Tuesday, November 15, 2011

The Best That You Can Do...

Chris Thile
I promise: BMSA isn’t going to turn into an arts and entertainment blog, but I’m going to tell you about yet another show... My husband and I celebrated his birthday at a one-man show by Chris Thile, virtuoso mandolin player, member of the Punch Brothers and former member of progressive acoustic trio Nickel Creek. (This is one blog entry where it will really be worth it to click on some links, you guys.)

At age 30, Chris has been playing mandolin almost as long as he’s been alive – a prodigy, then a virtuoso, he teases out of his tiny mandolin original songs, traditional bluegrass and folk numbers and compositions by J.S. Bach, Flat and Scruggs and... Radiohead. His fingers move like lightning and his voice is strong and plaintive.

Our seats at the Carolina Theatre show were in the pit - that is, right up under his nose. Tall and lean, clad in a nice-looking suit, Thile picked and chatted his way through an interesting and varied set, making self-deprecating jokes, giving vital song information in the relaxed way that comes from being a natural leader – and a performer for 25 years. 

Chris had been playing a while already
when this record came out.
One of many highlights: His “fiddle-tune request time,” during which he invited members of the audience to yell out fiddle tunes they’d like to hear him play. Of course, his requirements for eligibility were pretty strict, so many of the suggestions were answered with, “Disqualified!” And in the end he settled on 3 tunes – one of them being, not a fiddle tune, but the famous banjo tune Foggy Mountain Breakdown. He then plowed through them, but artfully, one after the other – lightning fast fingers striving to recreate their complex structures. And ... when he’d finished to thunderous applause, he took his bow, but still gave Foggy Mountain Breakdown a few more tries... still trying to work it out. Because, you see, he had improvised the whole thing.... figured out on the spot how to make those tunes written for other instruments sound good on a mandolin.

It made me wonder, what would it be like to be so good at something? I mean, in many ways, I am adequate – even slightly good at some things... but in no area do I possess a noticeable talent that stands out above others... like, say, Mozart... or Leonardo Da Vinci...  or Einstein... unless you count very special talents like "shopping at Target" or "eating french fries"... On top of that, I’m lazy! I did play piano when I was young, but I lacked the necessary drive and ambition to really work hard at it. Sometimes I wonder – had I been born with a measure of natural affinity for music, would my drive been more intense? That is to say, would I have worked harder if I had not needed to work so hard?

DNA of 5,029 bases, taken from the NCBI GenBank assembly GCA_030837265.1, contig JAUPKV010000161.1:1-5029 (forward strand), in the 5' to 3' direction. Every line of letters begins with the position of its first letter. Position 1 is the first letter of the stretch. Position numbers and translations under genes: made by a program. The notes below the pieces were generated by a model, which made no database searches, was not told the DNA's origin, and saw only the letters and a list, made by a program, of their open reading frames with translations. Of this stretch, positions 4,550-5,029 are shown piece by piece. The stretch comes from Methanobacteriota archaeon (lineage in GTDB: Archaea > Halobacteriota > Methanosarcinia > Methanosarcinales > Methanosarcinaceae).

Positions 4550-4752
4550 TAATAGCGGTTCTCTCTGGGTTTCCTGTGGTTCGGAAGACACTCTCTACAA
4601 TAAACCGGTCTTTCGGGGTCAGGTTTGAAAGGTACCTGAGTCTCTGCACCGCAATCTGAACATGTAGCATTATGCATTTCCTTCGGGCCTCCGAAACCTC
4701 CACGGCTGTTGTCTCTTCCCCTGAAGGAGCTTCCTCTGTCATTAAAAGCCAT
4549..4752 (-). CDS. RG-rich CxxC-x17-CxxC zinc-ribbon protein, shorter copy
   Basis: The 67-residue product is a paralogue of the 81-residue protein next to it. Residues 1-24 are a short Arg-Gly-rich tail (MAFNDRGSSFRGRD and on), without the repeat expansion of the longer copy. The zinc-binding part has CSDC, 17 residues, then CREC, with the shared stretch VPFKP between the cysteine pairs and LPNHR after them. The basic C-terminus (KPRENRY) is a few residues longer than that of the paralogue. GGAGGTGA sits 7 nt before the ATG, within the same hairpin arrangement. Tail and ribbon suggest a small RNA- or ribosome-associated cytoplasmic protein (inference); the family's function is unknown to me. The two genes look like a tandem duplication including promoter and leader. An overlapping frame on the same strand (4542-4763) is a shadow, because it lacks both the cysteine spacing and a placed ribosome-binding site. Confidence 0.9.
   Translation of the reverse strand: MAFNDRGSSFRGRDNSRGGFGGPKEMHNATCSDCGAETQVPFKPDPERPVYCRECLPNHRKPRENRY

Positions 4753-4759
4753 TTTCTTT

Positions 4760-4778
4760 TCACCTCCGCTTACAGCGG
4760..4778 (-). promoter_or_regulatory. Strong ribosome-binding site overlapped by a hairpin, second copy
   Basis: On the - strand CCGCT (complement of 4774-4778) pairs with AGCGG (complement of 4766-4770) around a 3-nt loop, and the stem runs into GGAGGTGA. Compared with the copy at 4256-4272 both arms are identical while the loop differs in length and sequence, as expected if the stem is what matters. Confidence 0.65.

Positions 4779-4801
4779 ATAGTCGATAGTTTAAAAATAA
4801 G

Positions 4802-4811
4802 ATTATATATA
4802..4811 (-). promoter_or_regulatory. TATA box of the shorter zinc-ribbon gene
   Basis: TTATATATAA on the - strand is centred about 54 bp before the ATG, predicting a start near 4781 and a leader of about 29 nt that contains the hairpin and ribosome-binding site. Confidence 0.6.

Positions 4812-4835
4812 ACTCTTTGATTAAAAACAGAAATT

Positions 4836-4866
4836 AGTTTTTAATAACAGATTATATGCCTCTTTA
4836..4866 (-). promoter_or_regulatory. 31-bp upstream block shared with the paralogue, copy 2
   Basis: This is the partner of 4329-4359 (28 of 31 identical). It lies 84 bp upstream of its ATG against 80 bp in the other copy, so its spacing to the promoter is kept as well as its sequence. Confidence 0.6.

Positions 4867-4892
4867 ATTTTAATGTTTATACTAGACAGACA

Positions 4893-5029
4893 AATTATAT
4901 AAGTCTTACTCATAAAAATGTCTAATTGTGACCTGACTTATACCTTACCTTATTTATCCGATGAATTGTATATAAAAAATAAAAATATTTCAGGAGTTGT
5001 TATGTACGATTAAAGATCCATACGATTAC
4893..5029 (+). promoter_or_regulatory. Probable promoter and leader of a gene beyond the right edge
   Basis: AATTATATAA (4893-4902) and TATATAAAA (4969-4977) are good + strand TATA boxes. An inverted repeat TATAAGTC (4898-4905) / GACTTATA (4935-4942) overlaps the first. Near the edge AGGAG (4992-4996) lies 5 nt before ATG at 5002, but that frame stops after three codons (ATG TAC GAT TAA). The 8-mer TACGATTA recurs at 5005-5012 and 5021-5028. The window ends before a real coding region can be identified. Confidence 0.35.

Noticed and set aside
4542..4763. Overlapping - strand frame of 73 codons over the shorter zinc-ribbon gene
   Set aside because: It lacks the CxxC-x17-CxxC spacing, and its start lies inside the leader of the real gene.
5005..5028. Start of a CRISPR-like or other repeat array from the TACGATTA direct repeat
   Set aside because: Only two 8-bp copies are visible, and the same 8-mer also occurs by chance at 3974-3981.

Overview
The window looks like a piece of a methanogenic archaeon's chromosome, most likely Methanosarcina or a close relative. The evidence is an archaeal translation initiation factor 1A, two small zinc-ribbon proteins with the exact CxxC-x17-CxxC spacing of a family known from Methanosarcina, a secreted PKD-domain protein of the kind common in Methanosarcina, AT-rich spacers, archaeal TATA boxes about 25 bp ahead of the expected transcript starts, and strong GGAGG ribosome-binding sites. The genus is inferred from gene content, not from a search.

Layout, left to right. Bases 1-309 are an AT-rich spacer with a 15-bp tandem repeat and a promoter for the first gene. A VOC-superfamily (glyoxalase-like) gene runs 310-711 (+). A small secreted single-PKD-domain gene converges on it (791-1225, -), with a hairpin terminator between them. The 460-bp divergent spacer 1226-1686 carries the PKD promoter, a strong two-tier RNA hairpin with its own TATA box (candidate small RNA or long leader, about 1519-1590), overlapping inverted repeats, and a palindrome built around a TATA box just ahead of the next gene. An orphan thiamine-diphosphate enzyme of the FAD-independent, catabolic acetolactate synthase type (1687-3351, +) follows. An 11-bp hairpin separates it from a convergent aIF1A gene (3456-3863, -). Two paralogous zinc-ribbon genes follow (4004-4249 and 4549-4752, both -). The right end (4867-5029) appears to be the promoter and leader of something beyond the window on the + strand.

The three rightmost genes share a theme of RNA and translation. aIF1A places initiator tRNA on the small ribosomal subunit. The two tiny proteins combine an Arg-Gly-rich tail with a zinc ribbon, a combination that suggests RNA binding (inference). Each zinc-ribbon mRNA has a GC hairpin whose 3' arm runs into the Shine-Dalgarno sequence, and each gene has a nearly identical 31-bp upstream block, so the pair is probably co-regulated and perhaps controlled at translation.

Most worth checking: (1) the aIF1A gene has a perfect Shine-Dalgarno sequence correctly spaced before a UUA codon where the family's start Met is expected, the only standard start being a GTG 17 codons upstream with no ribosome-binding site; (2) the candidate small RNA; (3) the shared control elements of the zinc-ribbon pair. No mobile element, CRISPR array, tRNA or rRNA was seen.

I know exactly why Arthur drank.
I guess music and art are just a very showy area of giftedness – but one that is valued by our culture. And, honestly, music and art are an awesome aspect of our humanity... but not everyone comes equipped with the ability to create devastatingly beautiful paintings or music that makes people weep. There is a great part from the movie Arthur (Dudley Moore version) where he says, “Everyone who drinks is not a poet. Maybe some of us drink because we’re not poets.” It always resonated with me because I WISH I were an artist of some kind. Sometimes I think I was gifted with a vaguely artistic temperament, but no talent to go along with it... How depressing, right? I mean, if you’re going to be a jerk, you should have the genius that normally accompanies it – am I right? Not that all artists are temperamental... or that being an artist gives you the right to be temperamental... But really, we do let them get away with a lot, don’t we?

I guess I shouldn’t be sad that I am not a gifted artist... After all: “Shall what is formed say to the one who formed it, ‘Why did you make me like this?’” Does not the potter have the right to make out of the same lump of clay some pottery for special purposes and some for common use?” (Romans 9) I mean, there ARE other, less flashy gifts, right? God gives us gifts to use to serve each other – natural talents like leadership, hospitality, mercy, teaching... Maybe I have some kind of gift like one of these? “There are different kinds of gifts, but the same Spirit distributes them. There are different kinds of service, but the same Lord. There are different kinds of working, but in all of them and in everyone it is the same God at work.” (I Corinthians 12) So artist, musician, genius – or not, we are all gifted by God.

And it is interesting, also, to me that after his discourse about gifts in I Corinthians, Paul writes about LOVE... you know, that famous passage they read at weddings... Where he gives a beautiful description of love, then says that every flashy gift in the world means squat if you don’t have LOVE. So... I guess that means being gifted doesn’t give a person license to be a jerk... It's cool that you don't have to have any particular gifts in order to do the most important thing. Anyone can do it!

In summary: 1. Watching Chris Thile on stage was an amazing experience. 2. God made Chris Thile the way he is – amazing. 3. God made you and me the way we are – amazing, and 4. LOVE is what really matters, after all... So go out and spread some love, people! 

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